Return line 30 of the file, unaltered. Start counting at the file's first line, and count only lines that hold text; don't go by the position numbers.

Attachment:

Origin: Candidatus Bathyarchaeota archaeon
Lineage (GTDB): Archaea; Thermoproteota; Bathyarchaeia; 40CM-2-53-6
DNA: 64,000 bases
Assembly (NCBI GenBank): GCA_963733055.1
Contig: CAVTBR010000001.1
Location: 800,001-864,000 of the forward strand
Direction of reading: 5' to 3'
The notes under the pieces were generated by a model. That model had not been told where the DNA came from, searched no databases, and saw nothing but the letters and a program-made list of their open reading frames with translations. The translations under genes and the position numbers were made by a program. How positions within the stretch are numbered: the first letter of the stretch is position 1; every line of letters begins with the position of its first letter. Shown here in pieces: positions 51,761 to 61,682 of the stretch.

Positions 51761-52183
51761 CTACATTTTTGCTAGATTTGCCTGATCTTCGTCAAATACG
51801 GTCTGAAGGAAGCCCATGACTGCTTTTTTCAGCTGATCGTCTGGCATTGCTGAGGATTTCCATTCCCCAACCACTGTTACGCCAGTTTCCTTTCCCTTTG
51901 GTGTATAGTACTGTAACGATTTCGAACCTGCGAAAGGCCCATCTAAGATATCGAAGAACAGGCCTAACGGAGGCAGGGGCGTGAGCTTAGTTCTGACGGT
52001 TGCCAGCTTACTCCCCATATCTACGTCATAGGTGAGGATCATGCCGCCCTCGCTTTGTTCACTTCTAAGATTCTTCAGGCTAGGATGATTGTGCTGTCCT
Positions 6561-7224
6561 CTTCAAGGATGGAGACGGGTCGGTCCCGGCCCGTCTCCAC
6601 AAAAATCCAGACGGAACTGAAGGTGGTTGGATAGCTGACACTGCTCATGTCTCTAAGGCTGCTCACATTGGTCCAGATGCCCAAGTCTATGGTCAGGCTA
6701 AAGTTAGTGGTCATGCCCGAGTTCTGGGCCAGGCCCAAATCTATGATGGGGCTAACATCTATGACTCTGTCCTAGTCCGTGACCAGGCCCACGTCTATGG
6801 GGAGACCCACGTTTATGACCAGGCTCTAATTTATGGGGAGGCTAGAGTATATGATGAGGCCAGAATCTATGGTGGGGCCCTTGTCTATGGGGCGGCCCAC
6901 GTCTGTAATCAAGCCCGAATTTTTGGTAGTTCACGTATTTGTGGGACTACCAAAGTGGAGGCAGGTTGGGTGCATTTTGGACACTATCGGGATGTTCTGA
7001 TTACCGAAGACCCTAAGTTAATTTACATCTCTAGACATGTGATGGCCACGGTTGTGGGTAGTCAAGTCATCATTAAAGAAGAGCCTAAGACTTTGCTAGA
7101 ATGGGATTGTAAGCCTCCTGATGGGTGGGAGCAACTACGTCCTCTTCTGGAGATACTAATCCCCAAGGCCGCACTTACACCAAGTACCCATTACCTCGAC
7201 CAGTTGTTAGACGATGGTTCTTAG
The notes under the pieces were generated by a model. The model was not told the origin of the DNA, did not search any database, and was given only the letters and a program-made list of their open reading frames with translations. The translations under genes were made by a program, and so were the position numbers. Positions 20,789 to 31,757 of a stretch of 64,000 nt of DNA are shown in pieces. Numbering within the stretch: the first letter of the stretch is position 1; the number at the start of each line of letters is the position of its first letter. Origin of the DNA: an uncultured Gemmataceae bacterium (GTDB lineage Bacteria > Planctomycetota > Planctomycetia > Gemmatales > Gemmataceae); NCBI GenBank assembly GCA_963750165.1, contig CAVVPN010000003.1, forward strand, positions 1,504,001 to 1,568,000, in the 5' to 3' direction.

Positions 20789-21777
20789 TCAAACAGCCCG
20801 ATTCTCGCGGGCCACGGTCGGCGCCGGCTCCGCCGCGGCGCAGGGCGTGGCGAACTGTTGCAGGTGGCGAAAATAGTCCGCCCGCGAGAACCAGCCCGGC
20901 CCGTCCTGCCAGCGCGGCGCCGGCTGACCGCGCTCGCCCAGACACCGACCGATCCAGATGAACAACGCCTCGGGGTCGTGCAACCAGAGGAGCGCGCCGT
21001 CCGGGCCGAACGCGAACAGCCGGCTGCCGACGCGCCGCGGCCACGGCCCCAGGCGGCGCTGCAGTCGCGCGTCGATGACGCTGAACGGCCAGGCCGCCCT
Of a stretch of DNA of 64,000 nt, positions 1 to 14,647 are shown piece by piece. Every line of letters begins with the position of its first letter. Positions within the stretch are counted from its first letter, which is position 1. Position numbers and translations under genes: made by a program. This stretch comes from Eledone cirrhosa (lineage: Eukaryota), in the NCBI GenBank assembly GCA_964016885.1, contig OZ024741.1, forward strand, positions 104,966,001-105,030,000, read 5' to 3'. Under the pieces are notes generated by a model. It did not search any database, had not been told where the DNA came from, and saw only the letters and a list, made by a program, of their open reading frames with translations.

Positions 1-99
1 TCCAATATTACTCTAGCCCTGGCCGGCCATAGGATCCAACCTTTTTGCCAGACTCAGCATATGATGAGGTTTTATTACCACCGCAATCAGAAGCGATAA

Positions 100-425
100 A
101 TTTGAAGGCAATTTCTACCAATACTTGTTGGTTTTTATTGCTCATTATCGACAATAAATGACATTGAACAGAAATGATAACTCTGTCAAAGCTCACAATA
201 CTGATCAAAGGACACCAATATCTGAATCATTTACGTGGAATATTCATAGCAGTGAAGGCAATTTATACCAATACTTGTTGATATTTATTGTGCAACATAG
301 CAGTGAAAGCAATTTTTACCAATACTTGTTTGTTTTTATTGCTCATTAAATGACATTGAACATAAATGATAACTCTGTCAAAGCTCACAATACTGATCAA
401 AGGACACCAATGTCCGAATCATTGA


Positions 1-99